City leaders assembled on a small side street near Morgan State University in Northeast Baltimore on Friday morning — steps from the sites of three recent car thefts and at least one burglary — and pledged to transform the region with cooperation from the college and community.
"This is about a long-term engagement ... to bring about sustained change in the area," Morgan President David J. Wilson said in announcing the initiative, known as the "Morgan Community Mile."
It's one of a half-dozen similar efforts led by higher-education "anchor institutions" throughout the city to improve their respective environments for staff and students, but also for residents who live near the campuses. The Johns Hopkins University, Loyola University Maryland, the Maryland Institute College of Art, the University of Baltimore and Coppin State University are all engaged in neighborhood development efforts.
But the area around Morgan, a historically black college in one of the city's most crime-ridden locations, may need the help more than most.
Last year, Northeast Baltimore had the highest number of violent crimes and gun infractions in the city, despite a 12 percent drop in both measures over 2011 figures. Two of Morgan's football players were shot on campus, and other students were the victims of armed robberies. The concentration of crime caused Del. Curt Anderson, a Morgan alumnus who has lived within a mile of the university for decades, to call for increased security.
On Friday, he told onlookers that working with the university on the new program to stem crime, enhance services and clean up the environment was among his "proudest moments."
So far, the initiative — which encompasses 12 square miles around the Morgan campus, where more than 100,000 people live in dozens of neighborhoods — consists of a set of goals and criteria for reaching them.
Among the priorities are: increasing health and safety on and off campus, enhancing education and youth development within the neighborhoods, improving the local environment, increasing economic and commercial opportunities, and building better relationships between the school and city residents.
The partnership grew from one such conversation in the fall of 2011 between school leaders and community representatives who were "fed up" with students parking in residential areas, Wilson said. The residents pointed out that Morgan could be a better neighbor, and from that, he said, a vision of working together, "hand in glove," grew.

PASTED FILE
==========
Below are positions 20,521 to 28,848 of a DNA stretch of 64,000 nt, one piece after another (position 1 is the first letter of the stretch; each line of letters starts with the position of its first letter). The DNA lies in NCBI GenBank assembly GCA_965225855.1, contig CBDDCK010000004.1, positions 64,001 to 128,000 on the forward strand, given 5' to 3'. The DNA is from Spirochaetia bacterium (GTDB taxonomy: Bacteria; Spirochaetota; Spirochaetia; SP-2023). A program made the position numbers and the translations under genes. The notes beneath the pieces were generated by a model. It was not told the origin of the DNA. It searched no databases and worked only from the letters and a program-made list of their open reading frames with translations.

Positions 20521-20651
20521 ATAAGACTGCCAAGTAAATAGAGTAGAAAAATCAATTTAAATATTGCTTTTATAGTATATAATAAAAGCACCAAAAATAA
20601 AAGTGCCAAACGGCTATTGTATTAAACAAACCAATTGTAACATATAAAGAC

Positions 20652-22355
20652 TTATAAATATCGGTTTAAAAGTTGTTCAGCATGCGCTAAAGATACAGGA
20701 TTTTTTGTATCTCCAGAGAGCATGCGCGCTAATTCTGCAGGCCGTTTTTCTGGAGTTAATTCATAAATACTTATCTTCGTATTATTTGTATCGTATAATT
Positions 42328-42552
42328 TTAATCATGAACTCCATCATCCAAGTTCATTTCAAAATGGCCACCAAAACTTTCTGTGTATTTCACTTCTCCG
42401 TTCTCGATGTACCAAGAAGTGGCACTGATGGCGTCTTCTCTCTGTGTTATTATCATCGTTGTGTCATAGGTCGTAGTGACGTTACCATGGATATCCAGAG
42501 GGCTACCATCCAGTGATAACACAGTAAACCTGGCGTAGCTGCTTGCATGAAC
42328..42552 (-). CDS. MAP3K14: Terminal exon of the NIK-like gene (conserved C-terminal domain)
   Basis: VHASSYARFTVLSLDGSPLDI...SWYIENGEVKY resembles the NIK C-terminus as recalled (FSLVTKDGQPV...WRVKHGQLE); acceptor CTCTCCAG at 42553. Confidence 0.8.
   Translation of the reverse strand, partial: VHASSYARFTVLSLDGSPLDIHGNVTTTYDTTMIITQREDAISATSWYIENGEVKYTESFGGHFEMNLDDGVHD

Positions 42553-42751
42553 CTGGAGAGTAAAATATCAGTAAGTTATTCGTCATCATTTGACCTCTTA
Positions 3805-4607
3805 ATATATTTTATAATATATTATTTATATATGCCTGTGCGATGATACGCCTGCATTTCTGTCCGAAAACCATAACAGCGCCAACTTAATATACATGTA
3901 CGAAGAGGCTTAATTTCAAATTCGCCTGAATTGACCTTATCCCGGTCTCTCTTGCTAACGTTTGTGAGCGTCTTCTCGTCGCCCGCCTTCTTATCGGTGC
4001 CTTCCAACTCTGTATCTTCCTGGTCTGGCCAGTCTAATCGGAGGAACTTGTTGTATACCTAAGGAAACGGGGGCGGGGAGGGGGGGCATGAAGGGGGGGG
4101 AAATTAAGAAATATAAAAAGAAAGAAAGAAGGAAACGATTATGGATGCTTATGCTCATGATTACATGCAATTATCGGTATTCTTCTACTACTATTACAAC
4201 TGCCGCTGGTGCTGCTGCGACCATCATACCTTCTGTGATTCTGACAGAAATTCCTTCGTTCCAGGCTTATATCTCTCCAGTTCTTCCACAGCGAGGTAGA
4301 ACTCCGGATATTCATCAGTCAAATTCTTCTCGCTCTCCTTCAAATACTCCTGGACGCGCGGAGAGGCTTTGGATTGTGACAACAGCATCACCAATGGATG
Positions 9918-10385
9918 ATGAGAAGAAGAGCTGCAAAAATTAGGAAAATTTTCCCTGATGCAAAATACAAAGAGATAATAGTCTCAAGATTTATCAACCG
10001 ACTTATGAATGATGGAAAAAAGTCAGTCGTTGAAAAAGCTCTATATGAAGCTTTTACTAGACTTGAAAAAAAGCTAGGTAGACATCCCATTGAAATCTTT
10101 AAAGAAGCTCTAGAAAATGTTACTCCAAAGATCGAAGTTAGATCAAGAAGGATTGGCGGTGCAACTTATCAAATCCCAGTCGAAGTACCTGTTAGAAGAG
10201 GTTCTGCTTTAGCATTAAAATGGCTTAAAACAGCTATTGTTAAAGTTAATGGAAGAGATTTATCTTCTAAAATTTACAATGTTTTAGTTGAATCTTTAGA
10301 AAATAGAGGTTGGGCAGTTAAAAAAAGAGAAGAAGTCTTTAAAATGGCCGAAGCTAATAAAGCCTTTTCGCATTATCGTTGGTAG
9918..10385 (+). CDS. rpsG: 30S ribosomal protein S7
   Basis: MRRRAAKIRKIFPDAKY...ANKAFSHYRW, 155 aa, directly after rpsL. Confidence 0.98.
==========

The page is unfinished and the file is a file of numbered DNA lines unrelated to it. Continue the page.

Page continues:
It would take the next year and a half to organize the effort.
Criteria for the project include: having a community presence in every initiative, documenting the program's impact, generating measurable results to evaluate progress and publishing what they learn, said Mary Ann Akers, dean of Morgan's School of Architecture and Planning. She's acting as a point person among the various partners, which include neighborhood associations, legislators and educators.
Their next step, she said, will be creating task forces to tackle each area.
"It's going to take decades," Akers said of the initiative. "But ... I know that we will have an impact on Northeast Baltimore."
Sen. Ben Cardin said Morgan had a duty to strengthen the area. Its mission, Cardin said, was "to not just educate the individual, but to help the community at large."
Baltimore Mayor Stephanie Rawlings-Blake committed city resources to the effort, saying such partnerships will help her reach her goal of adding 10,000 families to Baltimore. Her parents met at Morgan years ago.
"I consider myself a product of Morgan," she said. "If it didn't exist, neither would I."
Morgan officials also unveiled plans Friday for the $220 million development of their West Campus. Three buildings, including a new business school, are planned for an area near a blighted shopping center, where a former city councilman was shot to death in 2008.
A job fair was held last month to connect contractors with residents who may be looking for work, said Kim McCalla, director of design and construction management at Morgan.
Some neighborhood had leaders doubted the "Mile" launch day would come.
When they were first approached about participating in the program, they were "thrilled a little bit and skeptical a lot," said Johnette Richardson, executive director of the Belair-Edison Neighborhoods Inc. advocacy organization.
But they've come to realize that all of them, including Morgan, are "in this together," she said. "So now the hard part begins. Now is the time that we roll up our sleeves and do the work."
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